Larger images now supported on Windows
Blurity no longer limits images on Windows to 24 megapixels. We heard this complaint time and again, with increasing frequency as high-pixel-count cameras became more common. Fundamentally, the problem was memory: Blurity requires a very large amount of memory to process images. The newest version of Blurity, at least on Windows, resolves the problem.
That limitation had been in place because Windows prevents 32-bit applications from allocating more than 2 GB of memory. Starting in version 1.4.167, the core deconvolution code is built as a 64-bit application, allowing it to use a virtually unlimited amount of memory. All that is required is enough RAM and a 64-bit version of Windows.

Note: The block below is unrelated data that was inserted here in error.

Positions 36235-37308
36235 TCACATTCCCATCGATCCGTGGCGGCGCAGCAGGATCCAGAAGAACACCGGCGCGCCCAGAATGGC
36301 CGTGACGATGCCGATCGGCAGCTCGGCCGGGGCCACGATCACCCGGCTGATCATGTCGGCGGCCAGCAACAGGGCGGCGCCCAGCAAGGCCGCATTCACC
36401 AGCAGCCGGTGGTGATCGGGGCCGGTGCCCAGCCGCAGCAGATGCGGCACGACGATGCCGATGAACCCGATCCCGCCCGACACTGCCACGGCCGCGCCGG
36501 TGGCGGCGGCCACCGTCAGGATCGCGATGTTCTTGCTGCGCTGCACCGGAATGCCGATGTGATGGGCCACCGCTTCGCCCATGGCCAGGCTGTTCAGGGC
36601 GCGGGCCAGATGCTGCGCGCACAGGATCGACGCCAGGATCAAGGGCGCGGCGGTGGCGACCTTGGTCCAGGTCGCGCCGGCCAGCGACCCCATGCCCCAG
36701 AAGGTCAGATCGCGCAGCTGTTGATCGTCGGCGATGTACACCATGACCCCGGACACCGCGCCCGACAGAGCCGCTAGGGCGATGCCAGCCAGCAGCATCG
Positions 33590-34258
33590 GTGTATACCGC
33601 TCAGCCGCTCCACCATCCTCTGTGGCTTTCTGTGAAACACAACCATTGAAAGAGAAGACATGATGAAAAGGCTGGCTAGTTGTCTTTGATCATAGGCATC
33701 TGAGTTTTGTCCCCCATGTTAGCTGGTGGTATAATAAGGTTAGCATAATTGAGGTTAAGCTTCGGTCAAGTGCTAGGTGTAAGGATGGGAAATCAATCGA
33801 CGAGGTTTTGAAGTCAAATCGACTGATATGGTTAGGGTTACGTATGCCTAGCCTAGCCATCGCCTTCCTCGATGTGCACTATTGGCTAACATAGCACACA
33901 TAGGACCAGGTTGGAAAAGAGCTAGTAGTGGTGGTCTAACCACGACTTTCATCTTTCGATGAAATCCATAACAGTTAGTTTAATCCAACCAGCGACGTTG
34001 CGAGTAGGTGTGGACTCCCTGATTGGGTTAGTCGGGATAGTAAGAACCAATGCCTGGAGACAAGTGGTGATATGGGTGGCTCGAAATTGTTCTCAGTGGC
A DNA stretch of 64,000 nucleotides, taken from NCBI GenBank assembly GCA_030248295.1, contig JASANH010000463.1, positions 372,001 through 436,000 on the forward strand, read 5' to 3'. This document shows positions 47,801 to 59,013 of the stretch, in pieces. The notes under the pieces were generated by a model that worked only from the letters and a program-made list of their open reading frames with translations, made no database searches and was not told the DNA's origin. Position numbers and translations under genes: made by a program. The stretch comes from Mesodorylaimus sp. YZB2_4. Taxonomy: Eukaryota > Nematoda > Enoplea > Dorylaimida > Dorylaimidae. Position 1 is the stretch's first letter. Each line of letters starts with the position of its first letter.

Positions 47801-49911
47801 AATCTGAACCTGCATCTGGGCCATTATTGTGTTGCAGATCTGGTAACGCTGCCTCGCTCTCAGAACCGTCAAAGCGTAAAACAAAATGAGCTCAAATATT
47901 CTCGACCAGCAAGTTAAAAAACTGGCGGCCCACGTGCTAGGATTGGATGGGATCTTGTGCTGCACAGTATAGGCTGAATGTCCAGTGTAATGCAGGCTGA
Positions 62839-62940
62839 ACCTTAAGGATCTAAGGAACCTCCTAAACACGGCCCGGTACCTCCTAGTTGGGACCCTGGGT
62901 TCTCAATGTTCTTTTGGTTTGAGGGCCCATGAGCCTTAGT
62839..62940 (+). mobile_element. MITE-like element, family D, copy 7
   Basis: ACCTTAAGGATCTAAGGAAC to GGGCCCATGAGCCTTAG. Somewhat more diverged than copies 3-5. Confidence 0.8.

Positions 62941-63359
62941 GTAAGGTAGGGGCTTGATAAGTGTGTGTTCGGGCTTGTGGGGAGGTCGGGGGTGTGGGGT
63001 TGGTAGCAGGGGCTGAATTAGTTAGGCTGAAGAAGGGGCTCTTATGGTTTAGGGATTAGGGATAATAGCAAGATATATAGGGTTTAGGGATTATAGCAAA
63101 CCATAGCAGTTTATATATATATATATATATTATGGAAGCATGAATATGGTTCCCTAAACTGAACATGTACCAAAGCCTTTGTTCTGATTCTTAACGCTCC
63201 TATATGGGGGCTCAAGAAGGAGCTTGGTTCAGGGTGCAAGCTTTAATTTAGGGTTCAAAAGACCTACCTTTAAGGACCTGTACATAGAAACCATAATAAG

An informal survey of Blurity users showed that almost all have more than 2 GB of RAM, with 4 GB and even 8 GB being relatively common. A handful even had systems with 16 GB or more of RAM. Blurity can now make use of all of that extra space. On a system with 16 GB of RAM, Blurity should (in theory) be able to handle a 267 megapixel image.
If your system has less than the recommended amount of RAM (i.e., less than 4 GB of RAM), or you’re using a 32-bit version of Windows, Blurity now has better logic about when to sacrifice performance for the sake of image size. Therefore, large images on those systems have a higher probability of being processed, albeit at a slower speed relative to systems with the recommended amount of memory.
One other major improvement in version 1.4.167 of Blurity is that processing is roughly 10% faster than 1.4.165.
The Mac version of Blurity is still built as a 32-bit application, but because Mac OS X allows 32-bit applications to allocate up to 4 GB of memory, the size limit has always been higher: at least 33 megapixels, possibly more. The speed and small-memory optimizations will be released soon, so watch for a new 64-bit version for the Mac.